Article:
The terrorist attack at DusitD2 hotel in Nairobi last week highlights some negative effects of globalisation, a phenomenon that presented new dynamics in the international relations. From the super-powers to the least developed nations, none is insulated from terrorism.
Chances are there are young men and women out there perusing massive literature on the internet on how to join terrorist groups.
Globalisation of terrorism is not expected to slow down, but that does not mean that governments are helpless in bid to wipe out violent extremism. However, it is imperative for nations to understand what motivates individuals join terrorist groups to inform formulation of strategies and frameworks to address the thorny issue.
Top on the list is radicalisation. Most extremist organisations and networks have flooded their agents on social media tools, where they use algorithms to determine venerable individuals who make for great recruitment target. Sadly, youth and women form part of these groups.
Marginalisation creates fertile environment for agents of terror to sow seeds of extremism by pretending to offer marginalised groups a “better option”.
With this knowledge, governments, especially in nations often targeted by terrorists, should develop clever strategies, including counter-terrorism narratives to hamper diffusion of extremist ideologies.
We also cannot rule out asymmetric warfare. Modern day terrorism is unconventional hence need for different strategies besides use of military and police alone. How about spreading counter-terrorism narratives using social media tools? Developing these strategies should never be a collaborative effort. With proper global coordination, better strategies would be achieved.
Another enabler of terrorism is corruption, which has played a major role in facilitating terror attacks especially in Kenya. From money hungry authorities at our porous borders to rogue immigration officers, there are loopholes that terrorists have used to enter the country and sneak in dangerous weapons.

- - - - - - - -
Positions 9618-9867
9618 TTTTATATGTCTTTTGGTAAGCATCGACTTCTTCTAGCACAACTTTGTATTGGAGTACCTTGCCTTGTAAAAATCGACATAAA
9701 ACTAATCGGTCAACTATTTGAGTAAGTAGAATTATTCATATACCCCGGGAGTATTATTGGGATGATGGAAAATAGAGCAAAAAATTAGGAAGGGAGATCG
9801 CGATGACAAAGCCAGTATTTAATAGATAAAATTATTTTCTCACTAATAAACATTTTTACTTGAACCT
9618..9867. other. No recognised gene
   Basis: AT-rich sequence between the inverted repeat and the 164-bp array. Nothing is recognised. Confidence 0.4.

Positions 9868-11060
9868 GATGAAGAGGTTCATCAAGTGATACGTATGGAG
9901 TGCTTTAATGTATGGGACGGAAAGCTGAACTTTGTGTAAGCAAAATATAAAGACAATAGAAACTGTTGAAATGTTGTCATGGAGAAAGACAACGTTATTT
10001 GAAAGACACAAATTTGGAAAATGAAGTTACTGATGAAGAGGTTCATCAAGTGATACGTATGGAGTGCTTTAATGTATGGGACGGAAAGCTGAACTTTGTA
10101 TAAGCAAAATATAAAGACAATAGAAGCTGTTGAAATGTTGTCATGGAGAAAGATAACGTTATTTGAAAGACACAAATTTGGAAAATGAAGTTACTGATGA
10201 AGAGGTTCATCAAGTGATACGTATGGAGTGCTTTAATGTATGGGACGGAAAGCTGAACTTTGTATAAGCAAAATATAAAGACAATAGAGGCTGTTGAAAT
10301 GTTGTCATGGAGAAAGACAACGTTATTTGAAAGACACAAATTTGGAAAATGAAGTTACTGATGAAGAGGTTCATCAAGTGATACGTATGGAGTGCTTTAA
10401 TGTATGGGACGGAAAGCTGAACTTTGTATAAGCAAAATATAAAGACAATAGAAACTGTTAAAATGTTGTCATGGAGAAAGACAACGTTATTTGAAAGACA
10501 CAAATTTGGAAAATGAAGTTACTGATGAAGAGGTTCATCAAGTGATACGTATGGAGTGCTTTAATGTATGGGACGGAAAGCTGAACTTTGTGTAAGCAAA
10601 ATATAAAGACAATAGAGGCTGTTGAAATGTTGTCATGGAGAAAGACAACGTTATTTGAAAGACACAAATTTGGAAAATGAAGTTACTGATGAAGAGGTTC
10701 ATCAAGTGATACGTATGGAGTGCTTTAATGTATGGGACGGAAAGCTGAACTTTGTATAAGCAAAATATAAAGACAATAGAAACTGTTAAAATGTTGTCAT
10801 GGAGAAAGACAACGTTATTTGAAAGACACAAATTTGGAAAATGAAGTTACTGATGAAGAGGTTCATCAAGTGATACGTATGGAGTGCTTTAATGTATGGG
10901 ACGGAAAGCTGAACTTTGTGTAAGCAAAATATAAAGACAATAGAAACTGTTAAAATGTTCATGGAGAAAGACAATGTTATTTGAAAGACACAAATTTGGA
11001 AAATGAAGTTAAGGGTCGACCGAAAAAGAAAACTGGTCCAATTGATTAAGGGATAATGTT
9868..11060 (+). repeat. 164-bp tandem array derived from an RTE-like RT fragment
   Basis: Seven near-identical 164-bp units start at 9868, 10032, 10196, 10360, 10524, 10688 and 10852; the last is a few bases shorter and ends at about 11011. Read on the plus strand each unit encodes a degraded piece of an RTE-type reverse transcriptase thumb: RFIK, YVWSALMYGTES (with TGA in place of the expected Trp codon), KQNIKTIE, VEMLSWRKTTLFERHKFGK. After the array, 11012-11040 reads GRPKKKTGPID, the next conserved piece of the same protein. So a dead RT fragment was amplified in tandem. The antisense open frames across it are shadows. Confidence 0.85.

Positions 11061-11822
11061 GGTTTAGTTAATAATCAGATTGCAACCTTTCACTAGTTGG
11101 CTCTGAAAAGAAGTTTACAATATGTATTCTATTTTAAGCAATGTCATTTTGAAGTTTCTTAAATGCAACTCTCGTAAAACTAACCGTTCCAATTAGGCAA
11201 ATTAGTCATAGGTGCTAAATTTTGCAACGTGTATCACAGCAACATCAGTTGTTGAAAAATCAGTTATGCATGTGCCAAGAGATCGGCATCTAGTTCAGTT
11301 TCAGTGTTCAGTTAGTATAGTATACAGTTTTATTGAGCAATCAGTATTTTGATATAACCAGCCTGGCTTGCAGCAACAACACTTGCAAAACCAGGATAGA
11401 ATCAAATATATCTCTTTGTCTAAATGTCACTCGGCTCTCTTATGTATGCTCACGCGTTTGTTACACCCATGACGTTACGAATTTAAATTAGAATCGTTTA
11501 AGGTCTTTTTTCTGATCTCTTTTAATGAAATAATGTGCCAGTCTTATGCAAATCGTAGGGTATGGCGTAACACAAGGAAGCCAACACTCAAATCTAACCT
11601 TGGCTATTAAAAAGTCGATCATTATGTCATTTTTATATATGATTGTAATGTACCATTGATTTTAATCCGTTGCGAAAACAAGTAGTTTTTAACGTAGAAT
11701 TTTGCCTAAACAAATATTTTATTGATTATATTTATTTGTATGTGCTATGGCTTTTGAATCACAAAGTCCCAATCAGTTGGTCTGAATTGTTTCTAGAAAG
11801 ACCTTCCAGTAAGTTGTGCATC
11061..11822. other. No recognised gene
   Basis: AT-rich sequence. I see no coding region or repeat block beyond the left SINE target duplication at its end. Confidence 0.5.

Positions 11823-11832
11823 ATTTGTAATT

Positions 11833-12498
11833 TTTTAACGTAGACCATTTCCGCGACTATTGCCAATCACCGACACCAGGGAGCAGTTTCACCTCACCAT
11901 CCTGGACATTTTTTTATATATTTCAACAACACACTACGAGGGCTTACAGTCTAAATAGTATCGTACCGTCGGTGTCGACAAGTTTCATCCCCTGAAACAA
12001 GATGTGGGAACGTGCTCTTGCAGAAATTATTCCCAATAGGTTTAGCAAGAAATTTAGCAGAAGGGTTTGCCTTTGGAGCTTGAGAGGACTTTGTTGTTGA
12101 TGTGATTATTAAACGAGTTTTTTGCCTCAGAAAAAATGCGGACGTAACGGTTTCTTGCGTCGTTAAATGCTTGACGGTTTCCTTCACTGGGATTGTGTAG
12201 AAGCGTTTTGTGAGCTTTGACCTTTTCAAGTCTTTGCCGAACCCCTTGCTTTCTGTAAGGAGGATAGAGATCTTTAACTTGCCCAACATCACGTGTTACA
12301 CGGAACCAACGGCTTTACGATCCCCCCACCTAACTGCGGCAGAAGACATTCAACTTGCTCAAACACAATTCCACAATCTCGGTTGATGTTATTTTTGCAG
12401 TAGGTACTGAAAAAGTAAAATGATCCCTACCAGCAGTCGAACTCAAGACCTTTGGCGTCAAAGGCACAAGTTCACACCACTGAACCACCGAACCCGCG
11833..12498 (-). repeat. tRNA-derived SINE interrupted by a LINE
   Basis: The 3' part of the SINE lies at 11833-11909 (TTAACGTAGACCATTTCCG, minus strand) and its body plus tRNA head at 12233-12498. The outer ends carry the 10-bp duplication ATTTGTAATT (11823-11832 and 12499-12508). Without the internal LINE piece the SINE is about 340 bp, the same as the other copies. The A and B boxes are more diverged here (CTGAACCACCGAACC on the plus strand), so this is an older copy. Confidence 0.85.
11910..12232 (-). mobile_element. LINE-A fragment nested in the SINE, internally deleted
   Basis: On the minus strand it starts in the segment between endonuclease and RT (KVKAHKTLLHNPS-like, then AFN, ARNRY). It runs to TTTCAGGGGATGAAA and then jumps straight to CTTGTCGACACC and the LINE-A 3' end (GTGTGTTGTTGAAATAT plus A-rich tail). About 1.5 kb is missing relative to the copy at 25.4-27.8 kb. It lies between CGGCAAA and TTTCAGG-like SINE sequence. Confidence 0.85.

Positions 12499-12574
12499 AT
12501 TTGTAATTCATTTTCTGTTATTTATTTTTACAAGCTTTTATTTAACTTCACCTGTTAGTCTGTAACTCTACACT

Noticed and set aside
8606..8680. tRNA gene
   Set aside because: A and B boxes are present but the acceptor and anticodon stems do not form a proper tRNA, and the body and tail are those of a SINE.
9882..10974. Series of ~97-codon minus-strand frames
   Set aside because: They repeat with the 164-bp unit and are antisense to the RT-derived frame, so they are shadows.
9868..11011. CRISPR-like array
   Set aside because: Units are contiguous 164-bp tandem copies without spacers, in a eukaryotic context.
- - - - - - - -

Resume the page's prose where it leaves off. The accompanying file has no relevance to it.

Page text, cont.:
Besides, corruption and bad governance weaken economies, leaving citizens languishing in poverty. When a majority of population are poor, the marginalisation breeds frustration and hopelessness. This leaves them vulnerable to radicalisation because terrorists come offering “hope”.
To end corruption, there is need for clear global governance structures to promote social accountability and transparency.
Strategic communication effort is required if we have to succeed in curbing terrorism. Sharing intelligence and strategies that have successfully worked in other economies would help nip terrorism in the bud.
Other multifaceted approaches are also critical. For instance, what is the role of women in fighting terrorism? As Prof Maria Nzomo observed, “there is need for gender perspective to be introduced while analysing the threat of global terrorism.”
This is especially so given that women are increasingly playing critical roles in terrorism. Subsequently, previous biases should be discarded and new perspectives on women and youth in terrorism developed. The two groups’ are critical in the fight.
Finally, proper leadership is a critical factor if we are to succeed in the fight against terrorism. The need to have clear vision is important. As Theodore Roosevelt said, a leader who confines his role to his people’s experience dooms himself to stagnation; a leader who outstrips his people’s experience run the risk of not being understood. Indeed, this calls for innovation within the leadership realm.
We need to be conscious not to fall into the trap where we focus on traditional linear thinking become too absorbed by immediate concerns but at the end hinder us from thinking strategically about the forces of disruption and innovation presented by globalisation.
As we focus on the future, we must never forget to draw wisdom from past mistakes when dealing with the terrorism scourge. – The writer is a Master’s student at the University of Nairobi —firstname.lastname@example.org